‘Increase Mining Royalties’ – Govt Told

The Ghana Chamber of Mines is advocating a specific policy to increase royalties returned by government to mining communities from nine per cent to 30 per cent.

The Chamber indicated that the increment should be tied to specific projects over a period of time.

Dr Tony Aubynn, Chief Executive Officer (CEO) of the Ghana Chamber of Mines disclosed this during an interaction with journalists in the Western Region at the Regional Press centre in Takoradi.

He indicated that despite the declining gold prices on the world market, the mining sector remains the highest contributor to Ghana Revenue Authority’s (GRA) domestic collections.

The mining sector contributed about GH¢1.46 billion to GRA, representing 27.04 percent of the Authority’s total direct tax in 2012.

The sector also paid an amount of GH¢893.77 million in corporate tax to GRA in 2012, representing 36.98 percent of the total GRA tax collected within the period.

He noted that mining companies returned about 3.2 billion dollars, representing 73 percent of their mineral revenue through the Bank of Ghana (BoG) and the commercial banks in 2012 as against the statutory requirement of a minimum of 25 percent.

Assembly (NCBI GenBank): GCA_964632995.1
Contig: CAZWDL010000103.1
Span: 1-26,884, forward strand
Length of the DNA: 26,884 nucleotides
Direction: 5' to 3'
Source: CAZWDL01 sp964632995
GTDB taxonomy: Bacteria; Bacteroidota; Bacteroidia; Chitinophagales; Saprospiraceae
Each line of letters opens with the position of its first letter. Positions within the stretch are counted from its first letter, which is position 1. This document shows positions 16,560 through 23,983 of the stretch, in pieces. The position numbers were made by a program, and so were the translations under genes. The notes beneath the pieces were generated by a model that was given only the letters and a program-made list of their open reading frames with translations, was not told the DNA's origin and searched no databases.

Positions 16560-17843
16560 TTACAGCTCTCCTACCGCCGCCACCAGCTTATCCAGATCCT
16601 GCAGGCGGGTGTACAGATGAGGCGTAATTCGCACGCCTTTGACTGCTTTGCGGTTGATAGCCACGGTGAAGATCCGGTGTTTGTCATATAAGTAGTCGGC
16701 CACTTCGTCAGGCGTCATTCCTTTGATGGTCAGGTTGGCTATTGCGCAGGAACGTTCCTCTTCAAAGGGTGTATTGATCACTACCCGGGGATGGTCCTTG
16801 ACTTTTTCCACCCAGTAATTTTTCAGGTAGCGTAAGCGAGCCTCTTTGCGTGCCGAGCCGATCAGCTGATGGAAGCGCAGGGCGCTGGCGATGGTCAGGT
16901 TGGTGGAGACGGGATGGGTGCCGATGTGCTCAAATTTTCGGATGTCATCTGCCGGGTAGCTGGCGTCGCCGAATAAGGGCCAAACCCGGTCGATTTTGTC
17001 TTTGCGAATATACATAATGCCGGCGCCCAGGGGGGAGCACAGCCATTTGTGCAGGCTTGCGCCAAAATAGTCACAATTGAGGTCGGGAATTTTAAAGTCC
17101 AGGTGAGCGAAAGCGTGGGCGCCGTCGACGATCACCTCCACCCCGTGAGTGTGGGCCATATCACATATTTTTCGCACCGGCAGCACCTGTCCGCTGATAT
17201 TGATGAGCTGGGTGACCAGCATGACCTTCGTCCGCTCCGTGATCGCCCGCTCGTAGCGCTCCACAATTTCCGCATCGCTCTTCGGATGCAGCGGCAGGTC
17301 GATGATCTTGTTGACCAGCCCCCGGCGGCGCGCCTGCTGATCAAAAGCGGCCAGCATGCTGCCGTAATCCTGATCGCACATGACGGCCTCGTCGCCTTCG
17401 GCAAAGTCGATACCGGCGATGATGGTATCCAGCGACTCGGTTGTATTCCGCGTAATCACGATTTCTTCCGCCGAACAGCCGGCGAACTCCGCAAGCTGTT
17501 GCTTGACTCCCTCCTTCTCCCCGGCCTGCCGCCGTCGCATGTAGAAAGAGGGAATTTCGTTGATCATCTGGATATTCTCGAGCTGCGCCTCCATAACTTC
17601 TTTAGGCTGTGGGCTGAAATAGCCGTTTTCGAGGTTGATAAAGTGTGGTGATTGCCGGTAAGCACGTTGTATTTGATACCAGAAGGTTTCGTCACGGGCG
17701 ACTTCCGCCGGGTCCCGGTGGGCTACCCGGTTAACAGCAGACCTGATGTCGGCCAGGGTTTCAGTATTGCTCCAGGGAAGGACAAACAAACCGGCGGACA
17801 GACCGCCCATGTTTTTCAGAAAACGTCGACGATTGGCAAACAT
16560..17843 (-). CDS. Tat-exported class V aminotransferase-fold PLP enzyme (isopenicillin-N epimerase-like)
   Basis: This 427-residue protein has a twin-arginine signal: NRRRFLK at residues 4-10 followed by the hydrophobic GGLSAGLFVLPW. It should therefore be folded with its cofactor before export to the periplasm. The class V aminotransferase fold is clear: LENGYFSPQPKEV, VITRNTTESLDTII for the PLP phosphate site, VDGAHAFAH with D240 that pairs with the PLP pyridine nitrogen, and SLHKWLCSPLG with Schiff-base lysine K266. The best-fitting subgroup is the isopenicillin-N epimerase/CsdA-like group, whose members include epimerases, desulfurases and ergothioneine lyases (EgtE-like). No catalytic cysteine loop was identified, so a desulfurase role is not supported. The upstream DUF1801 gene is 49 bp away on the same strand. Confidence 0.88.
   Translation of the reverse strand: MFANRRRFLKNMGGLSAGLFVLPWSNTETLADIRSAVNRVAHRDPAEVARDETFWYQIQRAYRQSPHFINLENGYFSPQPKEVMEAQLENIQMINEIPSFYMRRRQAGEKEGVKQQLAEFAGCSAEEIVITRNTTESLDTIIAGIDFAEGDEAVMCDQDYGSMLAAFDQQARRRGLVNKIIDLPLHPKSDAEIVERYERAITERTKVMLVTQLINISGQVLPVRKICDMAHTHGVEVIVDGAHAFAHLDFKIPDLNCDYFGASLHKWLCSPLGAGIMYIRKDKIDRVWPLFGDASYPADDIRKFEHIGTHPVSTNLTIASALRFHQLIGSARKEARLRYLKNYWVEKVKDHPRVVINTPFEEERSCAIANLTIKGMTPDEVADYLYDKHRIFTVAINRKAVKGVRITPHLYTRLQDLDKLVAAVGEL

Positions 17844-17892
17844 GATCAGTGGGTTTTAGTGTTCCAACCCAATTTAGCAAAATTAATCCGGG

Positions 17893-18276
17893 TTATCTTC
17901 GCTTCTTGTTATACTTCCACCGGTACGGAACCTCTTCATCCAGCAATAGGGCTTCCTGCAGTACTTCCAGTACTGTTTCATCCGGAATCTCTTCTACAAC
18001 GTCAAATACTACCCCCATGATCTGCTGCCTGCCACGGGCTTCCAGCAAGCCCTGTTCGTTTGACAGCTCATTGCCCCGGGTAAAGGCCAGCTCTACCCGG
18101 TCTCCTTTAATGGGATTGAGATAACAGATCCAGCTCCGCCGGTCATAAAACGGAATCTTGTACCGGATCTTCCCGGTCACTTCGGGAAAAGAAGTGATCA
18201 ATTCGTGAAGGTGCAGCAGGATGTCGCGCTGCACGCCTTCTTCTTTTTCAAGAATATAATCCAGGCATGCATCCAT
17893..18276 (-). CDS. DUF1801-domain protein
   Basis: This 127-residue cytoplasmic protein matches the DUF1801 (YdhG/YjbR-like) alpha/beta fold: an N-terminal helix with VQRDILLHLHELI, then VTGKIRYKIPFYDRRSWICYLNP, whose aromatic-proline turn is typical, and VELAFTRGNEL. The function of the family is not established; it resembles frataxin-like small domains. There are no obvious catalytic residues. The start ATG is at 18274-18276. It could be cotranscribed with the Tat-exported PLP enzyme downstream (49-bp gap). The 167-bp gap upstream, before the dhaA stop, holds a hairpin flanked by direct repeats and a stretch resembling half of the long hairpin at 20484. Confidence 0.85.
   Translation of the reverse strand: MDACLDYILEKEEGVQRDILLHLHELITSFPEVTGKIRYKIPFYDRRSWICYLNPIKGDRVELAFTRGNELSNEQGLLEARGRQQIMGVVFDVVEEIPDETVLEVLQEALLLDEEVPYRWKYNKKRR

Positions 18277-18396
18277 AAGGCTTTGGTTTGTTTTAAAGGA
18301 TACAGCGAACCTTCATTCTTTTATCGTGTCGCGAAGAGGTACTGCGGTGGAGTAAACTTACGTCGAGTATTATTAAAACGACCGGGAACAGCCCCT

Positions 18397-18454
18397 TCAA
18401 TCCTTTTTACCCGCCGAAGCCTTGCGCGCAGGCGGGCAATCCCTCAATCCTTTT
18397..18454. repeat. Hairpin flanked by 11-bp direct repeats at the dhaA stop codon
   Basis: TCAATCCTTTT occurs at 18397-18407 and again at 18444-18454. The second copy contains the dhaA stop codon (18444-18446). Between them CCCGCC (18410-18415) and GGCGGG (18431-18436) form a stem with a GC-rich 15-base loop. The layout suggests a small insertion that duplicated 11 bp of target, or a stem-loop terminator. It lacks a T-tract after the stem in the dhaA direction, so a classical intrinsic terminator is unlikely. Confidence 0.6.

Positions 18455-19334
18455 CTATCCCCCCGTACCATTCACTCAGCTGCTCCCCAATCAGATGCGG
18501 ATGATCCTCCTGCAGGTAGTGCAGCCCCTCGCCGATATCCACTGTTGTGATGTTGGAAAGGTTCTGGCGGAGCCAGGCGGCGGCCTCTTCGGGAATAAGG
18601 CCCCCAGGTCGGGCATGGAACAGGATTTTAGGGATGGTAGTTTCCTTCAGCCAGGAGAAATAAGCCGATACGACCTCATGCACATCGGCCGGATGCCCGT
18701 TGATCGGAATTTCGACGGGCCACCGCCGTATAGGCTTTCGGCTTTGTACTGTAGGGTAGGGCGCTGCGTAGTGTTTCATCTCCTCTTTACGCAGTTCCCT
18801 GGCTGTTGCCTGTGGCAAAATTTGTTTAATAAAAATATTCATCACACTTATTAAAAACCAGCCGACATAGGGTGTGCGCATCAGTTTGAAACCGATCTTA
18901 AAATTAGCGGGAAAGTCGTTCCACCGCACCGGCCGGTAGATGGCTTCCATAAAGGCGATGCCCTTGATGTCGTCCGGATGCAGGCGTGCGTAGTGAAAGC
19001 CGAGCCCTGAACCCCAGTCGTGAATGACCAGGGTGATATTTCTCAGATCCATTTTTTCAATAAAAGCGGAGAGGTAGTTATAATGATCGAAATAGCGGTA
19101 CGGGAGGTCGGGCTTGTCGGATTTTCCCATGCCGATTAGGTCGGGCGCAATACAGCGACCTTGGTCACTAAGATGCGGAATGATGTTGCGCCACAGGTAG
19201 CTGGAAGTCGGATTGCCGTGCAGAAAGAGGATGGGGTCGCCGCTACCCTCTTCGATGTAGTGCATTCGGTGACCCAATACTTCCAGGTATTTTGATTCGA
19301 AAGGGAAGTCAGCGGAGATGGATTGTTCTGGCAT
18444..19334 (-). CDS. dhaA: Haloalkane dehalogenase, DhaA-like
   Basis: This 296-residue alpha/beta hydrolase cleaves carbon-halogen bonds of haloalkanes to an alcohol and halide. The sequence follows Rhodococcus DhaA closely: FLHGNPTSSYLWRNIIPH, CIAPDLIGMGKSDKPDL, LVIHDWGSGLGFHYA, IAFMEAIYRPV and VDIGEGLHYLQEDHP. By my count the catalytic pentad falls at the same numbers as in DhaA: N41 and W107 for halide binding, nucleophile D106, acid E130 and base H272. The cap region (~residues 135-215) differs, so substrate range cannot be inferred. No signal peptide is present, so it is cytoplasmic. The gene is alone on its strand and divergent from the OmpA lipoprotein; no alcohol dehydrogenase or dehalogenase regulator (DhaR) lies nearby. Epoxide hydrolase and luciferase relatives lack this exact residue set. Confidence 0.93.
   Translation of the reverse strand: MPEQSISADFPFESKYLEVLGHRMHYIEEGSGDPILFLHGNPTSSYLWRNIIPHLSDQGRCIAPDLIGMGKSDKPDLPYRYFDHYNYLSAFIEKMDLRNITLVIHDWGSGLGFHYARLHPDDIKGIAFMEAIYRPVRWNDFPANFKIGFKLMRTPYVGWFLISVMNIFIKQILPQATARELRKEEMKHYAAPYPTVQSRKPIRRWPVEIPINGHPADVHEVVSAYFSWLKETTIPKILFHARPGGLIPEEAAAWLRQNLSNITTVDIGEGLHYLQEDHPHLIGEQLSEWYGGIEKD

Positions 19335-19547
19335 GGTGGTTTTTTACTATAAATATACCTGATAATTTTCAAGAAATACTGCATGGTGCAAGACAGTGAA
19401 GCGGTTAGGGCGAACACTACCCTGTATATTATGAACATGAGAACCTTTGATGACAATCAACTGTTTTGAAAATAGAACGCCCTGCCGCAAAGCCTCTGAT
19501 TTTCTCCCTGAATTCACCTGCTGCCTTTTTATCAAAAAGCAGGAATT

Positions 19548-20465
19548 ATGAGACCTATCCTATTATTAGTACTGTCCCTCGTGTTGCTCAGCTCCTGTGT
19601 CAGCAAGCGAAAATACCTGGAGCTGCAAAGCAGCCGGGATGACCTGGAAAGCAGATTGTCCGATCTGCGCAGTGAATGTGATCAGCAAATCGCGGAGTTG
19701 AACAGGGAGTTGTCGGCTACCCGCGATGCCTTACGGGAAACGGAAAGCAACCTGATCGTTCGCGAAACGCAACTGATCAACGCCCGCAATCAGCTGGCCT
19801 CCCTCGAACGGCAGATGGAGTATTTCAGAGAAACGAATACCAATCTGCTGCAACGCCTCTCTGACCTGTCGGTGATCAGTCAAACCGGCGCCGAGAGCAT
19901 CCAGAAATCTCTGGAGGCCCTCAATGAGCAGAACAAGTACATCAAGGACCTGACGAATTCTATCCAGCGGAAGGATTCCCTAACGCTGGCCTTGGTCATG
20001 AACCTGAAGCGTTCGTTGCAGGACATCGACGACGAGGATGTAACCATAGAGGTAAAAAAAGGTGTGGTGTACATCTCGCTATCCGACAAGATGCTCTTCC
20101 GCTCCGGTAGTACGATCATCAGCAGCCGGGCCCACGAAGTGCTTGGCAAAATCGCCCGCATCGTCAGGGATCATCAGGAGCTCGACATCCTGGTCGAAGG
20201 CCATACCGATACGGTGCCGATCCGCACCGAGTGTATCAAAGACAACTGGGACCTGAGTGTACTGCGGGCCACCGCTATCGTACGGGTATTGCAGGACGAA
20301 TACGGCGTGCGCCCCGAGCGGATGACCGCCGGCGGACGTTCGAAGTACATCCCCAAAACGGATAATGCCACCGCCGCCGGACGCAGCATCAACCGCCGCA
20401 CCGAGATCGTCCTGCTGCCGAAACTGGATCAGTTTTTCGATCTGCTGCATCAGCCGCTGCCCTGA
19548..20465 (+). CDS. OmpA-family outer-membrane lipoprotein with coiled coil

According to Dr. Aubynn, the sector voluntarily contributed about GH¢26 million to its host communities and the general public, adding that the companies engaged 21,239 people directly out of which 334, representing two percent, were expatriate workers.

Dr. Aubynn said Ghana’s cash cost for gold production in 2012 was 809 dollars per ounce compared to the global average cash cost of 744 dollars per ounce.

“Global cost of gold production was up to 11.4 percent from 1,079 dollars per ounce in 2011 to 1,202 dollars per ounce,” he said.

This, Dr Aubynn explained, reflected a higher rate of increase in total cost of gold production relative to the appreciation in average gold price of 6.2 per cent over the same period.

He called on government to encourage Ghanaians to invest in the mining sector.


Dr. Aubynn mentioned that most schools in the mining communities were either built or maintained by the mining companies.

He revealed that between 2006 and 2008, the mining industry contributed over $3.5 million to the education sector of the country.